Right after the Bataclan jihad massacre in Paris, in which Islamic jihadis murdered 130 people, Soti Triantafillou quoted Marco Polo saying that “a fanatical Muslim is the one who cuts your head and a moderate is the one who holds you down so he can cut it.”
It is unlikely in the extreme that Marco Polo ever really said that, as there was no recognized category known as “moderate Muslims” in his day, but in any case, Soti Triantafillou was hauled into court for “Islamophobia” and “racism,” that is, for saying something critical of Islam. When, exactly, did Greece adopt Sharia blasphemy laws? Would Soti Triantafillou have been tried for criticizing any other religion?
Her acquittal is a victory for the freedom of speech, but it is still easy to see which way the wind is blowing.
“Soti Triantafyllou Innocent,” translated from “Αθώα η Σώτη Τριανταφύλλου,” by Stavros Theodorakis, Protagon, May 2, 2018 (thanks to Menis):
The author Soti Triantafillou has been acquitted by an Athens court…She was accused of public incitement of hatred and was sued by Panagiotis Dimitra, blogger of the “Observatory of Racist Crimes,” for her text in “Athens Voice.”
Mrs. Triantafyllou’s text was published on November 14, 2015, the day after jihadists attacked the Bataclan Center and elsewhere in Paris. The title of her article in the weekly “Athens Voice” was “Rock and Roll Will Never Die.”
Soti Triantafillou was prosecuted for public incitement to hatred, based on the anti-racist law, as in her text, among others, she mentioned a statement by Marco Polo about Muslims, that “a fanatical Muslim is the one who cuts your head and a moderate is the one who holds you down so he can cut it.” At midday on Wednesday, May 2, the acquittal of the author was decided.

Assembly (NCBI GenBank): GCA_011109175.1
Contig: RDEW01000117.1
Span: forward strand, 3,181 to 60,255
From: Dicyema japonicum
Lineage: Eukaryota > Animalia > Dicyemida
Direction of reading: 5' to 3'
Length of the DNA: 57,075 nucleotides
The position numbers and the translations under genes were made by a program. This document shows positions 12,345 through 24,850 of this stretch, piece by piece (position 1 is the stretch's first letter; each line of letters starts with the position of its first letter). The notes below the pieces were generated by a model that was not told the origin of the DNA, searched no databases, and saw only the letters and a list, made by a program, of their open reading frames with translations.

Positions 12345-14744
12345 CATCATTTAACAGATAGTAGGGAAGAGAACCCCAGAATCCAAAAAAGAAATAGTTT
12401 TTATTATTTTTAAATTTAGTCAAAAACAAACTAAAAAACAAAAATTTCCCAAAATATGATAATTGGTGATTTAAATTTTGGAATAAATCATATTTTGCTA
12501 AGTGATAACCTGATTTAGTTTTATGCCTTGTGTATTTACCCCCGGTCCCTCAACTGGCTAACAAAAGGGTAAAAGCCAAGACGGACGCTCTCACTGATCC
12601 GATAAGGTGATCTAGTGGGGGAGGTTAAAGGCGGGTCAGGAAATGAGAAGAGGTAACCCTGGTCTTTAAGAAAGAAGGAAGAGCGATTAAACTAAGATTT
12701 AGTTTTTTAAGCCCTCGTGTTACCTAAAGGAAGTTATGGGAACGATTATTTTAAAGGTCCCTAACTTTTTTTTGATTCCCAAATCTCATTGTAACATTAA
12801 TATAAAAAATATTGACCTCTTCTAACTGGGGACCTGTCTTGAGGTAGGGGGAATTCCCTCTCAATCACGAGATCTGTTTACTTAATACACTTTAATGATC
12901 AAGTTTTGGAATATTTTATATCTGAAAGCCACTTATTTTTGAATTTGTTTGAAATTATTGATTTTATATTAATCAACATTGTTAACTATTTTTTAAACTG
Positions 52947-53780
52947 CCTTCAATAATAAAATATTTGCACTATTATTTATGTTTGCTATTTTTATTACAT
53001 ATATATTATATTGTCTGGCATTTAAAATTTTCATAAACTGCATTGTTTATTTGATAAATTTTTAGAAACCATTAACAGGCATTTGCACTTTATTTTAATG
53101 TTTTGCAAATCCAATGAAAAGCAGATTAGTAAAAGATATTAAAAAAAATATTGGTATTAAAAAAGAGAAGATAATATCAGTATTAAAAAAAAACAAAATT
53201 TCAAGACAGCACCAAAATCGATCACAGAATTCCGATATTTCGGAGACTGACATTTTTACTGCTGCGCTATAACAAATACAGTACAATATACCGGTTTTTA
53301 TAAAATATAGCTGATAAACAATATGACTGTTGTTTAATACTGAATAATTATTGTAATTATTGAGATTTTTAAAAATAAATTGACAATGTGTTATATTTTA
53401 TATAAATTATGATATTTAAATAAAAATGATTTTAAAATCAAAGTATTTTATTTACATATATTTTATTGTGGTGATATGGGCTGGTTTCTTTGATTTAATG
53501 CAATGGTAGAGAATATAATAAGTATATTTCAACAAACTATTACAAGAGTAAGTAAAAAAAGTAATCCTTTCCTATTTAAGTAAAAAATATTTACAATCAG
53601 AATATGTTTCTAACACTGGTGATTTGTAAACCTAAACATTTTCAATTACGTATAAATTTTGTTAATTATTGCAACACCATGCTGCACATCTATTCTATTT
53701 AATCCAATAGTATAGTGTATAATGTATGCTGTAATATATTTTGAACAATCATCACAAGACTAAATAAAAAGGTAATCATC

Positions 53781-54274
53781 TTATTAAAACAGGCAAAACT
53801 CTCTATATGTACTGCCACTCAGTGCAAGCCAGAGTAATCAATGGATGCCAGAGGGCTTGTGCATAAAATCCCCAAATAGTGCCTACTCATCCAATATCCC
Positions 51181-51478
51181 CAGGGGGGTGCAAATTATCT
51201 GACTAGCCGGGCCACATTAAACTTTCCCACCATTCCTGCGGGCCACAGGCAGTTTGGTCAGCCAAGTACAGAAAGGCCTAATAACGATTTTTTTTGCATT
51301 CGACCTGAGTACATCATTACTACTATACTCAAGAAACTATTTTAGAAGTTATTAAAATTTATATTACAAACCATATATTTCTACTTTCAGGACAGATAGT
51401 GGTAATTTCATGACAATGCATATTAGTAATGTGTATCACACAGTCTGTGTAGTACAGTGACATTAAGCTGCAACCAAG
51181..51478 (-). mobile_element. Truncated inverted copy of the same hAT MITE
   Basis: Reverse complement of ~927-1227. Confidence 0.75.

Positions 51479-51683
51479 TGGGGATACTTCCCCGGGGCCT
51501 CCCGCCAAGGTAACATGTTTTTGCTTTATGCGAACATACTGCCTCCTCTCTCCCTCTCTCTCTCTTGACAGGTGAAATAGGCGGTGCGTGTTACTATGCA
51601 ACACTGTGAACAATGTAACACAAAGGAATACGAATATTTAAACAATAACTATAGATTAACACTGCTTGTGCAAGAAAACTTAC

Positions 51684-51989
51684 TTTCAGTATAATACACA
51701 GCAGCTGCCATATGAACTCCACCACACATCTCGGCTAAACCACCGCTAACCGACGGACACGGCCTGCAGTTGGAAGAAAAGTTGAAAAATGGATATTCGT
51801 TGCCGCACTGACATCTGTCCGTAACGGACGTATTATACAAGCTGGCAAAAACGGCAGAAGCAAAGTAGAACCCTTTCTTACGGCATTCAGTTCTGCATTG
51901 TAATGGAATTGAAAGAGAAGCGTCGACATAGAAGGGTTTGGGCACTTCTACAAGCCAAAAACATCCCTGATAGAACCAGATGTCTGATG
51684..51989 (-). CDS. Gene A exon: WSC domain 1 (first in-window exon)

Teachers, journalists and academics from the outset supported Soti Triantafyllou with an open letter. The Center for Liberal Studies (KEFIM) says: “The present acquittal of the writer is a great vindication for KEFIM, Soti Triantafylou and the freedom of speech and of the press.”…
As for the courtroom history of the case, on November 14, 2015, the day after the attack on the Bataclan center by Islamic terrorists, the article by Triantafyllou was published in Athens Voice. Five months later, on April 14, 2016, the Greek Government Helsinki Monitor (GHM) submitted a petition to the prosecutor for racist crimes, indicating 23 cases of alleged crimes for investigation and possible referral to trial. One of the 23 was the article of Triantafyllou, to which GHM attributed “Islamophobia and the defamation of the Muslim religion”.
The GHM category had two strands. The first was that the article was “extremely Islamophobic in general against Muslims and a defamation of Islam.” The second was that the article “among other things includes the false allegation that supposedly Marco Polo (said that) a fanatical Muslim is the one who cuts your head, while a moderate is he who holds you down so that your head can be cut off.”
Subsequently, the Prosecutor’s Office of Athens, as a consequence of GHM’s initial petition, referred Soti Triantafyllou to a trial under Article 1 of the anti-racist law, which states that a person is punished by imprisonment and a fine, “whether intentionally, publicly, orally the press, via the Internet or by any other means or means, incites, causes, excites or exhorts acts or actions that may cause discrimination, hatred or violence against a person or group of persons identified on the basis of race, color, the ethnic or ethnic origin, sexual orientation, gender identity or disability in a manner which endangers public order or threatens the life, freedom or physical integrity of such persons.”…